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It’s not all about the ‘banner years’

Progressive Dairy Editor Emily Gwin Published on 11 September 2019

I’ve been struck with an odd realization this summer: I’m closer to having kids in 4-H and youth programs than I am to having been a participant myself.

When my husband and I took our young daughters to the local fair this year, we discovered the participants exhibiting now are the children of the exhibitors we grew up with. We reminisced about our time in the ring and talked about our hopes for our girls. We realize now how much work it is for the adults involved, but we look forward to the opportunity to provide our daughters with valuable life lessons and memories to last a lifetime.

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My friend Callie Curley in eastern Pennsylvania recently wrote a lovely Facebook post on this topic. She wrote:

Everyone remembers the banner years, but that’s not when you learn the important stuff.

Everyone remembers the grand champion, one-in-a-million, “wow, look at that cow” years, but that’s not when you’re setting the best example of sportsmanship for the 8-year-olds who are watching your every move. It’s not when you’re working the hardest or making the most valuable mistakes.

Watching my not-so-little cousins stand shoulder to shoulder in the middle of the pack – not in first and not in last, not with blue type ribbons but not with white ones either – makes my heart so happy and full. They’ve had banner years, and there are probably more in store, but these are the years where they’ll learn what it’s all about.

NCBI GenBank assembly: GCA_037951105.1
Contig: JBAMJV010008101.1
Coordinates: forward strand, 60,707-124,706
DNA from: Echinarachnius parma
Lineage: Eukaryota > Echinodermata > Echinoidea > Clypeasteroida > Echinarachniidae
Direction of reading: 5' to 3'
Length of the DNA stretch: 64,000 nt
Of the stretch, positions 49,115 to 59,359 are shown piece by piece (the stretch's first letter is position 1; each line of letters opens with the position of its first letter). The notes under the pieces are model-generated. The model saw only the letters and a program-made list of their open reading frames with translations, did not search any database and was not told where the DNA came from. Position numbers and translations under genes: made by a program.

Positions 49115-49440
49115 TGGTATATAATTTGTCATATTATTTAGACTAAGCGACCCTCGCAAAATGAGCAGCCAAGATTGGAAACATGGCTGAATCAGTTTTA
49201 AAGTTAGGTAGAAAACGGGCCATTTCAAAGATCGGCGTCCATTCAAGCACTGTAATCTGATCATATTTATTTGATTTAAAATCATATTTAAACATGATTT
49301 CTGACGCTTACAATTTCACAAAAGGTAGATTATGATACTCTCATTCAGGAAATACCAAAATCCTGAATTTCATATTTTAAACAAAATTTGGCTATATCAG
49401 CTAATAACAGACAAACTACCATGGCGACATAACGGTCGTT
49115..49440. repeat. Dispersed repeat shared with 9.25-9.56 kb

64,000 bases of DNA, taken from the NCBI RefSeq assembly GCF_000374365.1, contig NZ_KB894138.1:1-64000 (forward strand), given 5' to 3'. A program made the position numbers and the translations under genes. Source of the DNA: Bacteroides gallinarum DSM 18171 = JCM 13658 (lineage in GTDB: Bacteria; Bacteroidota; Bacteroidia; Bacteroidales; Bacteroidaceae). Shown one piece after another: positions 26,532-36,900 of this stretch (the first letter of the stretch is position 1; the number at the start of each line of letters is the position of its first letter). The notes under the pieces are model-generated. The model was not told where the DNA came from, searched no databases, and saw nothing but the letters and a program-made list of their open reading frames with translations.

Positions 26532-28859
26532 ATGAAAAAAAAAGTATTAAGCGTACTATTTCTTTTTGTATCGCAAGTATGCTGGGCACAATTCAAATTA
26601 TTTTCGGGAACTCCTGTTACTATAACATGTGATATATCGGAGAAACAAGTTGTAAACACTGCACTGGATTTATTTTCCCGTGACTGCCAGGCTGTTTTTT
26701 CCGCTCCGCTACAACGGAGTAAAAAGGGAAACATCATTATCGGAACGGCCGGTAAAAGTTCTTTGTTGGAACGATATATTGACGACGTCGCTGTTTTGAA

Between the big years, there are plain old years. Years where your grandpa guides you through clipping your first spring calf, only to get to the show and find out that styles had changed in the years since he’d first been on the circuit. Years where your dad decides to step back and let you handle the walking and washing and clipping and the blowing up of toplines, even though he could do it way better and way faster, and the ribbons you get will reflect your lack of experience. Years where you don’t have the most stylish calf or the strongest cow. But all of that is OK. Because the banner years are great while you’re in them, but those plain old years are what you’ll look back on with a smile, or even a laugh, and be overwhelmed with the feeling of gratitude for having had the opportunity to grow and learn and earn your share of red ribbons along the way.

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Your show career was never about the banner years anyhow. It’s about the lessons learned, friendships built and memories made.

When we are young, experiences like showing cattle at the county fair are often the foundation from which a love for dairy is built. The first trip around the ring may open up the door for pursuing an agricultural education and even planning a career in the dairy industry. In fact, this issue includes a collection of stories about exceptional dairy youth and the programs that support them. You’ll meet California dairyman Tony Lopes, who got his start in the Holstein Association’s youth programs and is now a leader in a 4,000-cow operation. Read about, Wisconsin youth who’ve been awarded a calf through St. Croix County’s Heritage Calf Project share what that honor has meant for their 4-H days and future careers. And also read, US Jersey Central Plains area representative Danielle Brown discusses what makes the Jersey Youth Academy unique and why she remains involved.

I’m sure any of the youth featured could share their “banner year” moments in various dairy activities. But I’m equally sure all of them would agree with my friend Callie’s sentiment that the plain old years, where young people build their skills, confidence and knowledge, are what will serve as the foundation for them to pursue their career and schooling passions.

As for my young girls, we have a few more years of visiting friends at the fair before exhibiting ourselves, but I certainly look forward to not just the blue ribbons and accomplishments heading their way, but also the life lessons that will come in every color in between.  end mark

"Emily
  • Emily Gwin

  • Editor
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